The fall in the number of students from outside the EU in 2012-13, revealed in Higher Education Statistics Agency figures published today, will heighten concerns among universities over the impact of the coalition government’s drive to cut immigration.
There was also a 25 per cent drop in the number of Indian first-year students starting courses in 2012-13, following on from a 32 per cent fall the previous year.
That means the number of Indian first-year students starting courses has halved in just two years, falling from 23,985 in 2010-11 to 12,280 in 2012-13.
Universities have warned that the government’s abolition of the post-study work visa was deterring students from coming to the UK, while currency exchange rates are also thought to now be a particular problem for Indians considering the UK.
India is the second largest source of non-EU students for British universities, behind China. By contrast, the number of Chinese first-year students starting courses in 2012-13 rose 6 per cent.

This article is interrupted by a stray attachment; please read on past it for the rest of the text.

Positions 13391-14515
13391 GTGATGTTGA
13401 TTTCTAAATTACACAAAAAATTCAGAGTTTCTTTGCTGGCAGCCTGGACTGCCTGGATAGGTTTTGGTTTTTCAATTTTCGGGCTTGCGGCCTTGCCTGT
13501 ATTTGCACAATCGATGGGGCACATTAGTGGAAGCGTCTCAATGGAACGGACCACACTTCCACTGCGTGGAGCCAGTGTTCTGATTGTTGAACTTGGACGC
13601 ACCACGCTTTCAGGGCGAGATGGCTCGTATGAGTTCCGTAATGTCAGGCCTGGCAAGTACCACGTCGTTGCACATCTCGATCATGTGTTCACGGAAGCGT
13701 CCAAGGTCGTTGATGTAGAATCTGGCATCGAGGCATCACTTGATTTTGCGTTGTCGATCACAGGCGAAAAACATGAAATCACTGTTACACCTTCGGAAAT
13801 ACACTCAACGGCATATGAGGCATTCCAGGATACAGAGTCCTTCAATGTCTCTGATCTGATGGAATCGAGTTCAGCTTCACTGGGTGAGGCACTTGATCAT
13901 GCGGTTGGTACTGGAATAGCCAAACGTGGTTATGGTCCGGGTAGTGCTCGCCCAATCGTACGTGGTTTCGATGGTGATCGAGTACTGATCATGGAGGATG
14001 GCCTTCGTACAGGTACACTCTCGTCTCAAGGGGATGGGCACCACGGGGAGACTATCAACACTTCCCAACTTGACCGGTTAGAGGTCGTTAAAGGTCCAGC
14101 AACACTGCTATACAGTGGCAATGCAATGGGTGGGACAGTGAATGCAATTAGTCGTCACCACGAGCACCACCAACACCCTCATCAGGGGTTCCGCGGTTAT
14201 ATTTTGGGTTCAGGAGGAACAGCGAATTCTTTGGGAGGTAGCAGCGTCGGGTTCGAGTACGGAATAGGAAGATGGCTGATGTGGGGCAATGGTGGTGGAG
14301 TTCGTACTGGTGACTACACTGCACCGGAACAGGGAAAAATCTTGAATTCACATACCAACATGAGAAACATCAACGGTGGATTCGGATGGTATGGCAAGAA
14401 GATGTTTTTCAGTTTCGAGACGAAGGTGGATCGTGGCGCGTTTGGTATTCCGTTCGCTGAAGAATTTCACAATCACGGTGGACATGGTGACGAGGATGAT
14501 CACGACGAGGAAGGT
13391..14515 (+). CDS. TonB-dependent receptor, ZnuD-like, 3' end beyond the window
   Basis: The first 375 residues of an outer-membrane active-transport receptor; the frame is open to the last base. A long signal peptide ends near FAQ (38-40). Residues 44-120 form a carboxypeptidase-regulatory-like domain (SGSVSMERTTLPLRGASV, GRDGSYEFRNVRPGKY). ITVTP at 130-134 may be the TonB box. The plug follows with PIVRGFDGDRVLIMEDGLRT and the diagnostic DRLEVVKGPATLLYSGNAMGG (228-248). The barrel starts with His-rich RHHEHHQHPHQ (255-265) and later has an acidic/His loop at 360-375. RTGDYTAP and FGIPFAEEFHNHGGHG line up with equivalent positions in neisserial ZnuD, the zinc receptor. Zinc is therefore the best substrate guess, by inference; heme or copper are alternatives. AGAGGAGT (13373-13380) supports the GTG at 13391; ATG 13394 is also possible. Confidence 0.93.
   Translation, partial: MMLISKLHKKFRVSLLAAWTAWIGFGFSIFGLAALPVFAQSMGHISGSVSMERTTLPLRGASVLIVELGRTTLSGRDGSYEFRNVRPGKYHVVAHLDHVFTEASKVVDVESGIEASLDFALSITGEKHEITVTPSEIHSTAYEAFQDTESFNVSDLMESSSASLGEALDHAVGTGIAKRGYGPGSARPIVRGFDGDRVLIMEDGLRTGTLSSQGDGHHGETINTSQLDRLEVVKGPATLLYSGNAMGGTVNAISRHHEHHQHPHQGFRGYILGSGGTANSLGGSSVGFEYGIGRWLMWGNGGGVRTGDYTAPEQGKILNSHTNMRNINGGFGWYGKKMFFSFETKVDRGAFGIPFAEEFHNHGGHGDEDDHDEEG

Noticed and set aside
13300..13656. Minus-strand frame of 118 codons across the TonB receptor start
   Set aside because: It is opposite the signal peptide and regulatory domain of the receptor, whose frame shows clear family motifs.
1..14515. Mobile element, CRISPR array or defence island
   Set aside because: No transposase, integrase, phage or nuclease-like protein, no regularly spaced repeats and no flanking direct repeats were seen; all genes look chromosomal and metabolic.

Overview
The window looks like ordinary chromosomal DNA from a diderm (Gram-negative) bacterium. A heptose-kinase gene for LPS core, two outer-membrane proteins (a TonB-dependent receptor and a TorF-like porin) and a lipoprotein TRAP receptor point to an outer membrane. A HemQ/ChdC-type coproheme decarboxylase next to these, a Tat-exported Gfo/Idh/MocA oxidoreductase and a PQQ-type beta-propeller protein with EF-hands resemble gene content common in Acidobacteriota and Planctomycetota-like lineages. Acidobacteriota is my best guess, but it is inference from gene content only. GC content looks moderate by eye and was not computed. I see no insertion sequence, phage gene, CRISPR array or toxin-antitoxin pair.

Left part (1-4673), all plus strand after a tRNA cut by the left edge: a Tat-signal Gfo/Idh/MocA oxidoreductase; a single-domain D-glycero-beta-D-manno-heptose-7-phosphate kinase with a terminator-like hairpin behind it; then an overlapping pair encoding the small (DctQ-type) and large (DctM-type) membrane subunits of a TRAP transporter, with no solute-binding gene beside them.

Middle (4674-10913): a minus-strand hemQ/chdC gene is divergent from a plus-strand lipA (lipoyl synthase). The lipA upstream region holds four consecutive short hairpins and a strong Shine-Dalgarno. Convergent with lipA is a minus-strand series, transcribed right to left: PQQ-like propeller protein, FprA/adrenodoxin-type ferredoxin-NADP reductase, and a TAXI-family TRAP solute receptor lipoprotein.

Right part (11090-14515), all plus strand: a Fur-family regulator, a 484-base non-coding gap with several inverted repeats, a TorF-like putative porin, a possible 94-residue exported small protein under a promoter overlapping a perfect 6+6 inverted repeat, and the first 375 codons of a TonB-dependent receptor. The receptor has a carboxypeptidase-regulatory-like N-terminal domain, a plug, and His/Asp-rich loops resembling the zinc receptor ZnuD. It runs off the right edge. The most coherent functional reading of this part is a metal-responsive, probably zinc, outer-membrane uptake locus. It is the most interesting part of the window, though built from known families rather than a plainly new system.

Until now, the number of non-EU students at UK universities had risen every single year since the Higher Education Statistics Agency began keeping records in 1994-95.
Universities have become accustomed to continual, significant rises in their income from full-fee non-EU students.
In 2009-10, the number of non-EU students at British universities rose by 12 per cent, and in 2010-11 by 6 per cent.
In 2011-12, the rise slowed to 1.5 per cent, followed by last year’s 1 per cent fall, from 302,680 to 299,970.
Non-EU students made up 13 per cent of the total student population at UK universities in 2012-13, according to the Hesa figures.
The fall in non-EU numbers was severest in the part-time category, where the fall was 19 per cent. Undergraduate numbers were down 2 per cent.